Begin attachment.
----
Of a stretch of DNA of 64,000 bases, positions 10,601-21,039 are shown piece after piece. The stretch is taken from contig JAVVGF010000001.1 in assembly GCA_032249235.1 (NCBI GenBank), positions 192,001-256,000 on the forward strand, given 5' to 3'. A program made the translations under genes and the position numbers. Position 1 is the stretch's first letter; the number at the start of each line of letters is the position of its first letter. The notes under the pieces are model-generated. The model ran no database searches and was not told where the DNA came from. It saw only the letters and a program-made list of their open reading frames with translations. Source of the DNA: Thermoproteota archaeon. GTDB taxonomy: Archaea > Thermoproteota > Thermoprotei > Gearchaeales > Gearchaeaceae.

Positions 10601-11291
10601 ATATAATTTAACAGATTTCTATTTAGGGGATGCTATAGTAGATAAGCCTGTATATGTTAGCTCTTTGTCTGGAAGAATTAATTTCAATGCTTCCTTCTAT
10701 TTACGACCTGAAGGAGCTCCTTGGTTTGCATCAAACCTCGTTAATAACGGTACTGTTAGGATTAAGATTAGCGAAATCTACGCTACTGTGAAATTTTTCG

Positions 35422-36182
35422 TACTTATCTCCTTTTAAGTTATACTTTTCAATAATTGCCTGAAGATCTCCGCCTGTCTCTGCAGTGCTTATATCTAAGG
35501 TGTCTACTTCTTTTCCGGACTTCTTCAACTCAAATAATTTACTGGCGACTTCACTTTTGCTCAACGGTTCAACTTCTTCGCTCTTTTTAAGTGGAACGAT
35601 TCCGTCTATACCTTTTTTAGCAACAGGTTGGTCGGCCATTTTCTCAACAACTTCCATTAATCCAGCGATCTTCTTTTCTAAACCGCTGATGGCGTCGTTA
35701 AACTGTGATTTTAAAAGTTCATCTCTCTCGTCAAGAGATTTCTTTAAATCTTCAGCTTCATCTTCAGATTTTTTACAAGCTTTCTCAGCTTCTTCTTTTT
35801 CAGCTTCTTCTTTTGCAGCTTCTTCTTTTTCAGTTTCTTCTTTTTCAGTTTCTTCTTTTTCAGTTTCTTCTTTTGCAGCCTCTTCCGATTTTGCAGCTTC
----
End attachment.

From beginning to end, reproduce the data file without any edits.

Of a stretch of DNA of 64,000 bases, positions 10,601-21,039 are shown piece after piece. The stretch is taken from contig JAVVGF010000001.1 in assembly GCA_032249235.1 (NCBI GenBank), positions 192,001-256,000 on the forward strand, given 5' to 3'. A program made the translations under genes and the position numbers. Position 1 is the stretch's first letter; the number at the start of each line of letters is the position of its first letter. The notes under the pieces are model-generated. The model ran no database searches and was not told where the DNA came from. It saw only the letters and a program-made list of their open reading frames with translations. Source of the DNA: Thermoproteota archaeon. GTDB taxonomy: Archaea > Thermoproteota > Thermoprotei > Gearchaeales > Gearchaeaceae.

Positions 10601-11291
10601 ATATAATTTAACAGATTTCTATTTAGGGGATGCTATAGTAGATAAGCCTGTATATGTTAGCTCTTTGTCTGGAAGAATTAATTTCAATGCTTCCTTCTAT
10701 TTACGACCTGAAGGAGCTCCTTGGTTTGCATCAAACCTCGTTAATAACGGTACTGTTAGGATTAAGATTAGCGAAATCTACGCTACTGTGAAATTTTTCG

Positions 35422-36182
35422 TACTTATCTCCTTTTAAGTTATACTTTTCAATAATTGCCTGAAGATCTCCGCCTGTCTCTGCAGTGCTTATATCTAAGG
35501 TGTCTACTTCTTTTCCGGACTTCTTCAACTCAAATAATTTACTGGCGACTTCACTTTTGCTCAACGGTTCAACTTCTTCGCTCTTTTTAAGTGGAACGAT
35601 TCCGTCTATACCTTTTTTAGCAACAGGTTGGTCGGCCATTTTCTCAACAACTTCCATTAATCCAGCGATCTTCTTTTCTAAACCGCTGATGGCGTCGTTA
35701 AACTGTGATTTTAAAAGTTCATCTCTCTCGTCAAGAGATTTCTTTAAATCTTCAGCTTCATCTTCAGATTTTTTACAAGCTTTCTCAGCTTCTTCTTTTT
35801 CAGCTTCTTCTTTTGCAGCTTCTTCTTTTTCAGTTTCTTCTTTTTCAGTTTCTTCTTTTTCAGTTTCTTCTTTTGCAGCCTCTTCCGATTTTGCAGCTTC